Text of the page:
The following is a “dispatch” I wrote for my friend Catherine Price’s e-zine, Salt, back in 2004, after having worked at Lehman Brothers on the Corporate Foreign Exchange (FX) desk for 2 years. It gives a brief sense of what it’s like to work there, and thougt you might be interested:
Originally posted in August 2004 on Saltmag:
With apologies that my reflecting pool is never still enough to see
clearly what we look like on the trading floor, I am sending you a
dispatch written in the only language that can survive the choppy
waters of short-attention-spanned corporate America — bullet points:
* My job at my investment bank (the “Firm”) is to help multinational
corporations manage their foreign currency risks
~ e.g. XYZ Corp sells electronics in Canada and manufactures them in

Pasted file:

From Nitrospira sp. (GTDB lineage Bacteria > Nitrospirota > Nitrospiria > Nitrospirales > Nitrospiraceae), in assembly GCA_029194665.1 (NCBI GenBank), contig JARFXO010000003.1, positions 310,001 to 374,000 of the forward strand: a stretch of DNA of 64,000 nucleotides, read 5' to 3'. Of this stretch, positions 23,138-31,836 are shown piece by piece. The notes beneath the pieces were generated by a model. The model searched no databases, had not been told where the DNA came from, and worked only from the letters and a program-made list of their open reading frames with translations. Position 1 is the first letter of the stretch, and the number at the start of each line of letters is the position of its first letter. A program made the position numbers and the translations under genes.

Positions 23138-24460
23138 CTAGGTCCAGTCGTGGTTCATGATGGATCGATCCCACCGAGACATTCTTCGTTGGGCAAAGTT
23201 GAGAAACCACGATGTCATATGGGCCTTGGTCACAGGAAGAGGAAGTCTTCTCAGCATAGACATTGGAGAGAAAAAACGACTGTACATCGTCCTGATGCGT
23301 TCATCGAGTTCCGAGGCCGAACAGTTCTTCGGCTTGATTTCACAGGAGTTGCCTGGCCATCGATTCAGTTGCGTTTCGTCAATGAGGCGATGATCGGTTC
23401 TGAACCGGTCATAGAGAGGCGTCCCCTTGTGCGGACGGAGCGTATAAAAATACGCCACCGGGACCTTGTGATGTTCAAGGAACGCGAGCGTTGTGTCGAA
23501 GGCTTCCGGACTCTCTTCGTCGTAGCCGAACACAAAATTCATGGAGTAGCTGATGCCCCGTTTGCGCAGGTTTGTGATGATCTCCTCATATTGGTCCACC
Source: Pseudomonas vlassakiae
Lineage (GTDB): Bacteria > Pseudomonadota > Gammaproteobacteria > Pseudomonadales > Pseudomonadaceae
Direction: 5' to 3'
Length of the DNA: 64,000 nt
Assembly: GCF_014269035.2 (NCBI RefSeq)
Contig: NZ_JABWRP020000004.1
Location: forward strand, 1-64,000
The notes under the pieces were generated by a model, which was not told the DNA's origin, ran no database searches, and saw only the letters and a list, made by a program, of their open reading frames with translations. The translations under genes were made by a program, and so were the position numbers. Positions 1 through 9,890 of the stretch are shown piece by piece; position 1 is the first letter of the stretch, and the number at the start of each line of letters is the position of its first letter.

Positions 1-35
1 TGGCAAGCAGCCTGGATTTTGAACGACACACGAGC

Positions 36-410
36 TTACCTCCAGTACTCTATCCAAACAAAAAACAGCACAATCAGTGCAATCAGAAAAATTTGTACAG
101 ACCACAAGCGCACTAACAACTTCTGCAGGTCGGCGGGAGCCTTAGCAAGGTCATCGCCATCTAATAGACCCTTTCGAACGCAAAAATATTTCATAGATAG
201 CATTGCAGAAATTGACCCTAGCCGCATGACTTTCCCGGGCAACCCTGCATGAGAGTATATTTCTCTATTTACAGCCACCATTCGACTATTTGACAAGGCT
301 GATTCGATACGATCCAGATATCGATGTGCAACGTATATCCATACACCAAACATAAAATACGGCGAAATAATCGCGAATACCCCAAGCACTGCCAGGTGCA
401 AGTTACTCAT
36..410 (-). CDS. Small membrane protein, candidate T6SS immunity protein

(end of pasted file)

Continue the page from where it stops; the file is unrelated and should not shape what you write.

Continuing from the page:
Japan. If the yen appreciates (as it has been doing), then XYZ’s
$-equivalent costs rise; if the Canadian dollar loses value over the
next year, then the $-value of its revenues decline.
~ Equity markets punish corporations for missing earnings estimates
for currency reasons, and volatility in income statements is damaging
to a company’s share price and financing costs
~ Hence most multinational corporations will hedge their FX exposure,
by locking in the value of a currency via various Foreign Exchange
* A Day in the Life
~ Wake up at 6 (bloody) a.m., shower, put on dark suit, eat breakfast,
walk 5 minutes to midtown office
~ Listen to 7 am morning meeting over “hoot” (PA system that works
over the trading floor phone system), where London and New York